Karen, I just stumbled on your post. I followed you for so many months. This post comes and it describes your, mine, and many, many others who have lost someone very special to this devilish disease. I lost the love of my life in August 2015. The next June we would have been married 50 years. Your words describe my life so perfectly and eloquently although my children are grown. Thank you, Karen and I will certainly subscribe to your new blog!

  2. Shirley says:

    Although we have never met, internet sister of mine, I love you!

  3. lorrie says:

    Sending many hugs to you and your family.I am so happy to hear from you.Your bravery amazes me.

  4. Sandra Dogger Klassen says:

    I’m hoping I may put your words into my “Journal to my Future Self”.

    I read your words above: ” I have lost my compass” and your friend saying you were “in the middle of a huge storm”
    Truly I had to backcheck that paragraph above three or four times … such is my recall now. My journals are in book form… I’m told by other women’s advocates my journal should be taught. I suggested one of them do so, my organizing skills are fading. My idea is to respond to a journal prompt ( found online) post a photo if it applies, in hopes it will trigger a conversational memory a few years from now.

  5. Sandra Dogger Klassen says:

    And yet who is to say how long that will be? Years I think when I think it’s been years since I lost and resound the ability to complete sentences. ( slight stroke?) The Dr tested and determined I have dementia. It doesn’t dismay me any more. I have an excellent caregiver (husband) a daughter who will be back up ..who also understands my confusion and ability to move forward when I’m feeling overwhelmed.

    Playing my flute, playing scrabble, drawing on past experience in writing reports. I feel secure in putting words and thoughts in print. Taking Coconut Oil daily , knowing my man has placed everything out in order I must take them.
    We’re all in this together aren’t we? Thanks for the encouragement. Sandra

  6. Sandra Dogger Klassen says:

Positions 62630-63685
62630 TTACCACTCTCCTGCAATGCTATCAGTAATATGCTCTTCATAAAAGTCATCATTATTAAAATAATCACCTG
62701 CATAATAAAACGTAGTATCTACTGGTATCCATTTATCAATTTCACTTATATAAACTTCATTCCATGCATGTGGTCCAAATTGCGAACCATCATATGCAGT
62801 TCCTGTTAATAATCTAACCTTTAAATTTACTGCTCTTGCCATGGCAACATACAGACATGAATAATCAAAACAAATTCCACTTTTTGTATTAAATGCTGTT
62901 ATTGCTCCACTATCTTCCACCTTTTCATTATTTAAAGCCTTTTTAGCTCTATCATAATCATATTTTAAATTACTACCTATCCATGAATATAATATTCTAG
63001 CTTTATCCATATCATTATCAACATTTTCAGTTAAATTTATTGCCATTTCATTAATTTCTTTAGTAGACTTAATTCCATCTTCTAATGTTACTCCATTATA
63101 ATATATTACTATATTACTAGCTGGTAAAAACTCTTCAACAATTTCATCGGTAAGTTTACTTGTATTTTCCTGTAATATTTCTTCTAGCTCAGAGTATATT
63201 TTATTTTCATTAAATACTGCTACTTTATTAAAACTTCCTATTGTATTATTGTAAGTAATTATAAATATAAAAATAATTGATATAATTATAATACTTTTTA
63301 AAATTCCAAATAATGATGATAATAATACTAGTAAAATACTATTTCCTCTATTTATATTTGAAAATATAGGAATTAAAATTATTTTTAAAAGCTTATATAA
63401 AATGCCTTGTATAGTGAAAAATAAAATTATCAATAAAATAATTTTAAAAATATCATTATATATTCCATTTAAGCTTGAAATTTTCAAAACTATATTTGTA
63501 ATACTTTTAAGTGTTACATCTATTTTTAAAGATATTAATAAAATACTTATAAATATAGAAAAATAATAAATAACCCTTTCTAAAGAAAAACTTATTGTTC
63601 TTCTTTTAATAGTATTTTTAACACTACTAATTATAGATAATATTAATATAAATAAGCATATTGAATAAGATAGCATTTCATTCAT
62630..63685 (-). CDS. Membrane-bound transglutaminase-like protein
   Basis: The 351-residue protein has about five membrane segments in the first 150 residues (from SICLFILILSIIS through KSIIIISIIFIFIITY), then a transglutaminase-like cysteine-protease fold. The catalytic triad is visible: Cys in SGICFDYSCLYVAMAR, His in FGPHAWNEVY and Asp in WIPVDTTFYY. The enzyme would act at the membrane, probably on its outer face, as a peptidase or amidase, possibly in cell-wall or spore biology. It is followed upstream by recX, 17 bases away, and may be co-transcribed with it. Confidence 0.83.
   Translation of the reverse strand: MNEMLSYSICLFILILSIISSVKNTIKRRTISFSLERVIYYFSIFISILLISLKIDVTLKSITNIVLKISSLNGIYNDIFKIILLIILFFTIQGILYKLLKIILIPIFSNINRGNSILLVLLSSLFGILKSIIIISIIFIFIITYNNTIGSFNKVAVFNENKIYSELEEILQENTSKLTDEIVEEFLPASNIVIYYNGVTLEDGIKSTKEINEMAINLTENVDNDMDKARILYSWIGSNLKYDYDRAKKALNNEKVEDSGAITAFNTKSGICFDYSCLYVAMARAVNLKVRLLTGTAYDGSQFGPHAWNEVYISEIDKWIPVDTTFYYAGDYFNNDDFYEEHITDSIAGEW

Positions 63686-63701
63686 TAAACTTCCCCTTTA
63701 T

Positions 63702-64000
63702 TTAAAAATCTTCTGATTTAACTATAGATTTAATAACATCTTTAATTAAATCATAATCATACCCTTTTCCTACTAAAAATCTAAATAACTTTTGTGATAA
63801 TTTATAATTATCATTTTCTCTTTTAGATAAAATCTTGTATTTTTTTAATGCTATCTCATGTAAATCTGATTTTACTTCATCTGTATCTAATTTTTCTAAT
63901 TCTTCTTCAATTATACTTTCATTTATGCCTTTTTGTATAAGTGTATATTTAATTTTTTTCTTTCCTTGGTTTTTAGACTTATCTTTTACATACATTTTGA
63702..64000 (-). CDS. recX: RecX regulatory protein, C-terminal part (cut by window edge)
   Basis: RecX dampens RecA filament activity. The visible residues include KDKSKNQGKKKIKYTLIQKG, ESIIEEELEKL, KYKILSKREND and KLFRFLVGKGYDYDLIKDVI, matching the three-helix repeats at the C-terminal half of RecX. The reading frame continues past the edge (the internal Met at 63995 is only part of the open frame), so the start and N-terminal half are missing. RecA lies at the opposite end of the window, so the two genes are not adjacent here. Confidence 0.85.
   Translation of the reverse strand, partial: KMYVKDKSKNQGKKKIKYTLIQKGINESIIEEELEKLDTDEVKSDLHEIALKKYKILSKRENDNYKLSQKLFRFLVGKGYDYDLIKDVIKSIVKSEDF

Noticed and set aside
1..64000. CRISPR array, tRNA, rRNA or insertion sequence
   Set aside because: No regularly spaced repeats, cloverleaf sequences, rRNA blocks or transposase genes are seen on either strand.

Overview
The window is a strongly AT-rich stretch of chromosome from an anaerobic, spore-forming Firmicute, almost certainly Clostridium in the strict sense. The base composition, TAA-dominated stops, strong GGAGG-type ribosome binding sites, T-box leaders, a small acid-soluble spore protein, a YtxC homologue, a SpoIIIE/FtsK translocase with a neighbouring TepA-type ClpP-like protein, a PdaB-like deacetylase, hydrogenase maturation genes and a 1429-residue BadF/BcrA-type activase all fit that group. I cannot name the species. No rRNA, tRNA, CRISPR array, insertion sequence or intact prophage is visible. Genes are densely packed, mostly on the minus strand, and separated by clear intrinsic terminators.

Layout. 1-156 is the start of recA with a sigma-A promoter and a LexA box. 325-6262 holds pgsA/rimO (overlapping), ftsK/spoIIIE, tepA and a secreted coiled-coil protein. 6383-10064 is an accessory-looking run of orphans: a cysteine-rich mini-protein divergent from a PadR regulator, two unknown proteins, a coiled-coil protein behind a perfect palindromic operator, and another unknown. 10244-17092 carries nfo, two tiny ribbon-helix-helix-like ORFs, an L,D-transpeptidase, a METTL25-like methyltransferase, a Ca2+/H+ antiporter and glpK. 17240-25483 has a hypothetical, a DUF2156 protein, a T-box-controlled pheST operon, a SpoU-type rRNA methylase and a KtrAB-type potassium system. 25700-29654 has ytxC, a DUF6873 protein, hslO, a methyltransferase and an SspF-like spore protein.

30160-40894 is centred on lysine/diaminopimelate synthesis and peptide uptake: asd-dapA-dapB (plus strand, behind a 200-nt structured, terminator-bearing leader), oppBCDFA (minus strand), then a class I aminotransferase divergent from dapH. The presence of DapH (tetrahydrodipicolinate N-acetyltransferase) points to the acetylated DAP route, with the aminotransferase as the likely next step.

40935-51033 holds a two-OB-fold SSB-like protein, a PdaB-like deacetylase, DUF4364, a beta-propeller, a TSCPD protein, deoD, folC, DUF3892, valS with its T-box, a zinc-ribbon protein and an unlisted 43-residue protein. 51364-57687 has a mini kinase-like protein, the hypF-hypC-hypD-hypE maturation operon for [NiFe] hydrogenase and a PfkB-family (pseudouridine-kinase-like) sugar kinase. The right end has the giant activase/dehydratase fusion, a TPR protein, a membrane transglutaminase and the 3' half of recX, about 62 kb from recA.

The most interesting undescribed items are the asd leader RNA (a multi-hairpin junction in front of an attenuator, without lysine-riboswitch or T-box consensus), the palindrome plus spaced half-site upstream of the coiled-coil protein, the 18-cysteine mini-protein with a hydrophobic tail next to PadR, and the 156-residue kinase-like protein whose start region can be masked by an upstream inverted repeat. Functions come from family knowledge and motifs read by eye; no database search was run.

Resound????? Refound!!!

  7. stephanie warner says:

    This is a great write up, I was also a victim, having Alzheimer’s disease for many years. My journey and diagnosis with Alzheimer’s disease began when I was 58 years old. My medical condition was heart broken. The first thing I did was get myself informed. I was subjected to different medications including Donepezil, galantamine, by my doctors for treatment without the assurance of having a positive improvement. Despite my visit to several doctors my health wasn’t getting better. Also I keep thinking there has to be another alternative to address this, using herbal remedy, this information reinforced my original gut feelings that I should not give up. I decided to look for another option to help my condition. I’ve made many lifelong friends when I was looking for a natural cure for my ailment. To say it gets better is an understatement. I find hope in the darkest of days when I saw a testimony of people talking about Dr. Charanjit’s herbal product. I started having series of thoughts, thereafter I ordered his product and started using it, to give the Alzheimer’s disease an aggressive approach, the symptoms progressively got better.
    I promised myself that I would stay strong. You sit living in fear of the reality what you may face, never really knowing what will happen until it does. I am indebted and decided to always share my experience. I got to know him through: